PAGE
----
August 14th, 2006


Eat the music

Laura Veirs & the Tortured Souls + Thao Nguyen
The Shed, Cambridge, August 4th

Still catching up with the gigs from over a week ago: addedentry had seen Laura Veirs before she was famous (of course) and recommended her, so we went to catch her at The Shed (the Junction's little sibling, with proportionately cheaper ticket prices) where she was ably supported by Thao Nguyen.

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It was a long way in more than mere miles from the genteel jazz-club atmosphere of The Shed, with its comfortable seats and pre-ordered interval drinks, to the more traditional indie venue of Oxford's Zodiac, with its sticky floors, smoky air, and more or less complete absence of anything bearable to drink (until I spotted the bottles of Newky Brown hiding at the back). But the venue has to suit the band, and this was clearly the right place for the Saturday night's offerings...

Seafood + The Race + Rock of Travolta
The Zodiac, Oxford, August 5th

juggzy (who proved herself to be not only the unrivalled queen of indie cool but purveyor of the most amazing garlic scrambled eggs) had warned us that Rock of Travolta were past their best, but she hadn't warned us quite how bloody loud they were. Collapse )

Listen for yourself:
Thao Nguyen [myspace]
Laura Veirs [myspace]
Rock of Travolta [myspace]
The Race [myspace]
Seafood [myspace]

Exiles on pain street

AND THEN, as if going to one festival and three gigs in the space of two weeks wasn't enough, on Saturday we went to the theatre for a dose of proper culture, like.

James Joyce's Exiles
Cottesloe Theatre, London, August 12th

I knew next to nothing about this play before seeing it, and this is a starting position which, in retrospect, I can recommend. No knowledge of Joyce the novelist or Joyce the Irishman is required: Exiles would not be out of place under the same heading as Joyce's equally slight contribution to poetry, Chamber Music, as it is essentially a self-contained string quartet (with occasional extra parts), a set of dramatic variations on a theme of love and betrayal (whatever those words may turn out to mean to protagonists or audience by the time the curtain falls).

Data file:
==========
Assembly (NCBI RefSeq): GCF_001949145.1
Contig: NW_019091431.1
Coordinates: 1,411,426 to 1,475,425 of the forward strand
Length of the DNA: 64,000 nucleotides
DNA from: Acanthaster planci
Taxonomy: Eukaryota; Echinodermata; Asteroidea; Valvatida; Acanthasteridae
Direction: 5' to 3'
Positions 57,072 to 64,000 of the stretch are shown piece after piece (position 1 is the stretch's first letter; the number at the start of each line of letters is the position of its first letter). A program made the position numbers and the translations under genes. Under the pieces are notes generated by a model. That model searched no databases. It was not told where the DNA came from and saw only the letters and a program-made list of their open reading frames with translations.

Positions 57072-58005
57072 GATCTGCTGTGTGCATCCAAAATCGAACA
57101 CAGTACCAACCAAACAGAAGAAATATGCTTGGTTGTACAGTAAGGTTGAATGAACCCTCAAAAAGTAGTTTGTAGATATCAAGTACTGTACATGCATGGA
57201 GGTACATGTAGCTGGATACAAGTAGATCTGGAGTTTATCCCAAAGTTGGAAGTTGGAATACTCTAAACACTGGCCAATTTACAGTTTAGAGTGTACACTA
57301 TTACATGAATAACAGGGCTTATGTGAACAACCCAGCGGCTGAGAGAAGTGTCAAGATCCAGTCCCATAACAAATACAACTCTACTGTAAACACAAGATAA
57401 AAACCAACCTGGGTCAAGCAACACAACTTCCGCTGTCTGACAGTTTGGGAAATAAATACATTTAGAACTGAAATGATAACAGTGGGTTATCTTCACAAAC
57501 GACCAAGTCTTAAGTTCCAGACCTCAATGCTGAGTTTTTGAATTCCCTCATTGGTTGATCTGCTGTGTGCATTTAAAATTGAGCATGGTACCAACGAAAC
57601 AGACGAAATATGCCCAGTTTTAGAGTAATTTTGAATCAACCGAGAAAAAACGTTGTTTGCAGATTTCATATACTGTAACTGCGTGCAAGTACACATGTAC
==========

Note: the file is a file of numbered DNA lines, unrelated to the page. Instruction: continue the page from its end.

The quiet but relentlessly intense dialogue does not so much advance the plot (how much 'plot' does a love affair have, after all?) as slowly build up a symphonic poem, a sepia-tinted portrait (of the artist?) developing in the darkroom of the stage. It is doubt, Joyce seems to assert, not faith, that holds us together; and doubt is the play's overriding theme, the characters' doubt of each other's words and motives, and our doubt about the events which actually take place, as we watch the recently-returned exile Richard torture himself and those around him with his uncertainty, systematically exiling them from the possibility of understanding, of knowing, of belonging.

It remains ambiguous whether Richard's unravelling of his relationships is the neurotic compulsion of a writer afflicted by the emergent epidemic of (post)modernism, or the emotional sado-masochism of a man who is determined to sabotage the intimacy he fears; but I wonder if Joyce the wordsmith could have remained unaware of the ghost of a pun present in the phrase "Exiles by Joyce". Are we exiled from happiness by choice or by fate? Is there, in the end, a difference?

[Read some more coherent reviews...]
[... and thanks to tkb for organizing the trip to see this!]


I really must learn to think "how would I feel if the artist(e) was reading this?" before posting bitchy reviews.

I just hope some of the people I unintentionally offend get a decent I'm-so-misunderstood song out of my poor pseudo-journalistic potshots.

That James Joyce, mind you. So overrated. And dead! Hahaha!